Coronavirus: how do Covid-19 symptoms develop?
Common symptoms of coronavirus included a fever, dry cough and breathing difficulties but not everyone develops those symptoms.
With global cases of coronavirus infection close to reaching two million, researchers around the world have been studying patients to try and understand how the virus develops once the first symptoms appear.
Coronavirus common symptoms
Three different strains of the novel coronavirus are believed to be currently active around the globe: Types A, B and C – some apparently more virulent than others. The most common symptoms include fever, a tickley dry cough and shortness of breath – although some patients will develop just one or two of those symptoms. Other indicators of possible infection include mild headaches and stomach pains, but these are less common. Around 14% develop aches or joint pain.
Analysts believe that the vast majority (around 80%) of coronavirus infections produce mild symptoms, and in some cases, none at all. Only 3-5% of those who have contracted the virus go onto to develop serious problems requiring breathing aid or require intensive care. Those include the elderly, whose immune systems may not be able to fight off the virus or those with underlying health problems such as diabetes and cardiovascular issues.
The Covid-19 virus is spread through tiny droplets which are released into the air when an infected person sneezes or coughs into the open. Those droplets are able to hang, suspended in the air (when the air is still), much in the way cigarette smoke can linger when there is no breeze or air flow. Another way that infection is spread is when those droplets land on a hard surface where they can remain for several hours or days and are picked up by touch, then spread when the person touches their face. That is why it is important to regularly wash hands, avoid touching your face and use gloves when possible. The virus was found on the floor and door handles in a hospital in Wuhan, China, were the first patients were treated although several components of the virus are needed to infect a person and the droplets deteriorate in time.
Coronavirus incubation period
Once someone catches coronavirus, the incubation period can be anything from one to 14 days although usually, it is around five-six days.
Once inside the body, the virus multiplies rapidly in the throat causing soreness and a tickley sensation, a runny nose and sweating due to fever. When these symptoms appear, it is advised to rest, drink plenty of hot liquids and self-isolate to prevent others from contracting the virus. Cough or sneeze into a disposable handkerchief and immediately throw it away, or into the crease of your arm if you don’t have a tissue. Coughing into the open air will only spread the germs and increase the chances of infecting others. Wearing a protective mask will help to stop transmission.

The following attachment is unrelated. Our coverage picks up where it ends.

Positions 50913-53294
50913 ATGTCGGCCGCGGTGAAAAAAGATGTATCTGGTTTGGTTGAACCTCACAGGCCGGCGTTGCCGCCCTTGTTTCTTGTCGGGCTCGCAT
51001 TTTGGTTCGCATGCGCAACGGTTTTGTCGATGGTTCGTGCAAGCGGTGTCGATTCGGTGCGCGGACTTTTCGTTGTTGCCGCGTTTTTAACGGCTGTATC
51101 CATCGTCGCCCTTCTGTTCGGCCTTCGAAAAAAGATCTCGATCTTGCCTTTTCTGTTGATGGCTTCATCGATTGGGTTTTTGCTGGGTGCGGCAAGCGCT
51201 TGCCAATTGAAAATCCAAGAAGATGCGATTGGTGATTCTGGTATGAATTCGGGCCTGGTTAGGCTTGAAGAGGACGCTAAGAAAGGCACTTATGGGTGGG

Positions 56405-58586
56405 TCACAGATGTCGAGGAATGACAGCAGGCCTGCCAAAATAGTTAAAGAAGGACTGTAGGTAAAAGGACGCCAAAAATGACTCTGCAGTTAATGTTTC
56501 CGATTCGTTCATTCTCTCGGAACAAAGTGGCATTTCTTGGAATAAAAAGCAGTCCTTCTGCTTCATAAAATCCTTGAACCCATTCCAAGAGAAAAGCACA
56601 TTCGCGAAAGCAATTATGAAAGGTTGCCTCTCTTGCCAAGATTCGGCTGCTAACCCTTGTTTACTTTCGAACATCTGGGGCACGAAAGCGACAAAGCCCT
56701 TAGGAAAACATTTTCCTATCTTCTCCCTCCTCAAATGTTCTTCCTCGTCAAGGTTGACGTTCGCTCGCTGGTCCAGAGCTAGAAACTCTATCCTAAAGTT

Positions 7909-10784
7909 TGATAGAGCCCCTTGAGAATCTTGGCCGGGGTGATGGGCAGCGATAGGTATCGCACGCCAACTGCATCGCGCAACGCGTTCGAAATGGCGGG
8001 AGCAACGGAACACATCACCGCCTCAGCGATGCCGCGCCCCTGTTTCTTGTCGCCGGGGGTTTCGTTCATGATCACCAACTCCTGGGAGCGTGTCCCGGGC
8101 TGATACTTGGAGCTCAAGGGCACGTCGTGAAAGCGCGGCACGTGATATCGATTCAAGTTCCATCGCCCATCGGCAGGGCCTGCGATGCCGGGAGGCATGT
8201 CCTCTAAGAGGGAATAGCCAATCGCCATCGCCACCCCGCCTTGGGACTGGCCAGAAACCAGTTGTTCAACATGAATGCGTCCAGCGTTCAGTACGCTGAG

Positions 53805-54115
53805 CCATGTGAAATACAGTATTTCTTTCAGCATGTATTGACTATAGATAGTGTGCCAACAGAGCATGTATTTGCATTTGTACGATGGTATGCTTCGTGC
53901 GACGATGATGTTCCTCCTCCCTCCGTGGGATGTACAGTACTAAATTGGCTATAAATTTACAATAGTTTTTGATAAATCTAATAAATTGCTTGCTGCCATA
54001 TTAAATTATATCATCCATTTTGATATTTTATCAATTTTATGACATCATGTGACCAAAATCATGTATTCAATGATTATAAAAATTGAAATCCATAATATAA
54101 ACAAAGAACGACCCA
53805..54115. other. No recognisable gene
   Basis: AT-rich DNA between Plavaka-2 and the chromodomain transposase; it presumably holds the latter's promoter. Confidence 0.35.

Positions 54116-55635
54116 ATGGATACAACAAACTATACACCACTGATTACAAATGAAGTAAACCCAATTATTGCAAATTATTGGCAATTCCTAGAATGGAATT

Breathing difficulties when the lungs are infected by Covid-19
One of the dangers of the Covid-19 virus is when it spreads to the lungs where it can reproduce quickly and that causes the body’s immune system to kick in. To fight the infection, the body goes into overdrive, producing mucous which starts to cover the alveoli (the little sacs inside the lungs which allow oxygen to pass into the bloodstream). Once mucous production within the lungs reaches a certain point, the patient’s oxygen level falls, it becomes harder for them to breathe and the body will start to struggle to deliver oxygen to cells, tissues and organs. At this stage, patients will be given oxygen therapy to help maintain their O2 levels and give the body a chance to fight off the infection. If that procedure fails, the patient may need to be given breathing assistance via a ventilator. This occurs in around 3% of cases and if the patient’s condition is critical, they may develop pneumonia or a severe reaction by the body’s immune system which starts producing immune cells and proteins which can harm or destroy other organs such as the liver and kidneys.
If you start showing early signs that you could be infected with coronavirus, contact your doctor, medical centre immediately to be tested.
Te recomendamos en English
- Kane not at Spurs training? English media would have helicopters out if Pogba tried that – Ferdinand
- OLYMPIC GAMES | LONG JUMP Tokyo 2021: Upset Echevarria after long jump silver due to injury, US avoid first-time basketball shock
- OLYMPIC GAMES Tokyo 2021: Belarusian sprinter who refused to leave Tokyo is now "safe"
- OLYMPIC GAMES | SOCCER How many Olympic medals did Mia Hamm win?
- OLYMPICS | GYMNASTICS Simone Biles will return for Team USA for balance beam final
- OLYMPIC GAMES Rapinoe admits USA "didn't have that juice" after shock Canada defeat